A: Full-time workers
Full-time workers are entitled to be paid at their ‘ordinary weekly rate of pay’. Ordinary weekly rate of pay means a worker’s weekly wage at the time of taking the leave excluding penalty rates and overtime.
This calculation will generally be 38 hours multiplied by the worker’s current base hourly rate of pay.
The calculations above is based on the worker having been employed full-time for at least the last three years of their service. If not, refer to the payment for part-time and casual workers.
Part-time & casual workers
Part-time and casual workers are entitled to be paid at their ‘ordinary weekly rate of pay’, which is determined by:
- averaging the number of all hours worked (including overtime hours) per week in the three (3) years (or 156-week period) immediately before taking leave, and
- multiplying that result by the workers current base hourly rate of pay. For a casual, the base hourly rate includes the casual loading.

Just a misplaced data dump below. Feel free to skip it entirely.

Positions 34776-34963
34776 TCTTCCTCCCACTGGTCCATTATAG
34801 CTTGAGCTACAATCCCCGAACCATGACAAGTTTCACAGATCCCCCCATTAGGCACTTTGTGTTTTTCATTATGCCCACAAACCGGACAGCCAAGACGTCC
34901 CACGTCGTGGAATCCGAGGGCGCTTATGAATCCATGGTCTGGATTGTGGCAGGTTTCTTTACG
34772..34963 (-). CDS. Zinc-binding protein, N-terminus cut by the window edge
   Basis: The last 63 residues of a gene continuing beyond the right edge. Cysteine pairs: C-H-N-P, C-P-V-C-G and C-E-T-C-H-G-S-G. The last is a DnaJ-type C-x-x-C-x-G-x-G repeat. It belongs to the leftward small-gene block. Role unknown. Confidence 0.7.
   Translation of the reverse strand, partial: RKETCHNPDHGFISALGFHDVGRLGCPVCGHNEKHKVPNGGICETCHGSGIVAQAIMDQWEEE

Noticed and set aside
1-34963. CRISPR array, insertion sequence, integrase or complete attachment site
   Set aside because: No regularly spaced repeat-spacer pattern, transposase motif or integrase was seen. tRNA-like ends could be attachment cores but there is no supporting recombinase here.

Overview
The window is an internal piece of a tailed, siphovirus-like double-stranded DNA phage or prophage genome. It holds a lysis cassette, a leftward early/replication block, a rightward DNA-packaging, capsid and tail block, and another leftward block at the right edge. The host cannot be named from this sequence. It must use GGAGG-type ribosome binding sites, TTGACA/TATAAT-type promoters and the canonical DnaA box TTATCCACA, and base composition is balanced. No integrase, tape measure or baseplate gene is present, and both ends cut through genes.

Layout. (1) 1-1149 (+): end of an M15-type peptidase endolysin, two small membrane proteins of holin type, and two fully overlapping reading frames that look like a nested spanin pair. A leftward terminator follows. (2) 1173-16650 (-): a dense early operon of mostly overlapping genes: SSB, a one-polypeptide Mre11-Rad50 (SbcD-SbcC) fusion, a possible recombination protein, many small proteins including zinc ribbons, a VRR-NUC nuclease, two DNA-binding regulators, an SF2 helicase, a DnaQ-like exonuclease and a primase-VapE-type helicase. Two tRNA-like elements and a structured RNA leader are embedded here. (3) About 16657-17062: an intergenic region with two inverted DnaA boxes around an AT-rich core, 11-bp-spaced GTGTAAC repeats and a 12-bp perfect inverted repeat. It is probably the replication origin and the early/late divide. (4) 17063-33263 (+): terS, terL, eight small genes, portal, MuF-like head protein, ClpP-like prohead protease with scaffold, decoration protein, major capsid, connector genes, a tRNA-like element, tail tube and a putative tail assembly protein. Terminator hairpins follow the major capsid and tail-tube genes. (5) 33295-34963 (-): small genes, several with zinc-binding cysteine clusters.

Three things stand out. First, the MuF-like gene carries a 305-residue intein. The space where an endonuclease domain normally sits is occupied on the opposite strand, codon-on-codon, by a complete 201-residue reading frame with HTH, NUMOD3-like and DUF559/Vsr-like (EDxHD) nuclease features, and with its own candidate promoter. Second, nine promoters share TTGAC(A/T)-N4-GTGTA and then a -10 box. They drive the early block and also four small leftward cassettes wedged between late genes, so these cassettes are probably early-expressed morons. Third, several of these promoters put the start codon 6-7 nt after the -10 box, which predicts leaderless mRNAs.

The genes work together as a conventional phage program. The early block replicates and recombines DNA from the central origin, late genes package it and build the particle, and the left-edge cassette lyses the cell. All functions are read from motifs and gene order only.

When averaging hours for part-time and casual workers, all hours worked are counted. This includes overtime.
The 156-week averaging period does not have to be consecutive and does not include weeks where the worker:
- was on unpaid leave for the whole of the week (including for reasons of illness or injury), or
- was absent from work on account of work injury (within the meaning of the Return to Work Act 2014).
For example, if worker has taken two separate periods of 4 weeks unpaid leave in the preceding 3 years, you would need to count back 164 weeks in order to determine the 156-week averaging period (156 + 8 weeks).
However, where a worker is granted leave in accordance with their employment contract (e.g. Christmas shutdown or holiday periods for employment associated with educational facilities), the weeks of absence count towards service and are included in the 156 week averaging period.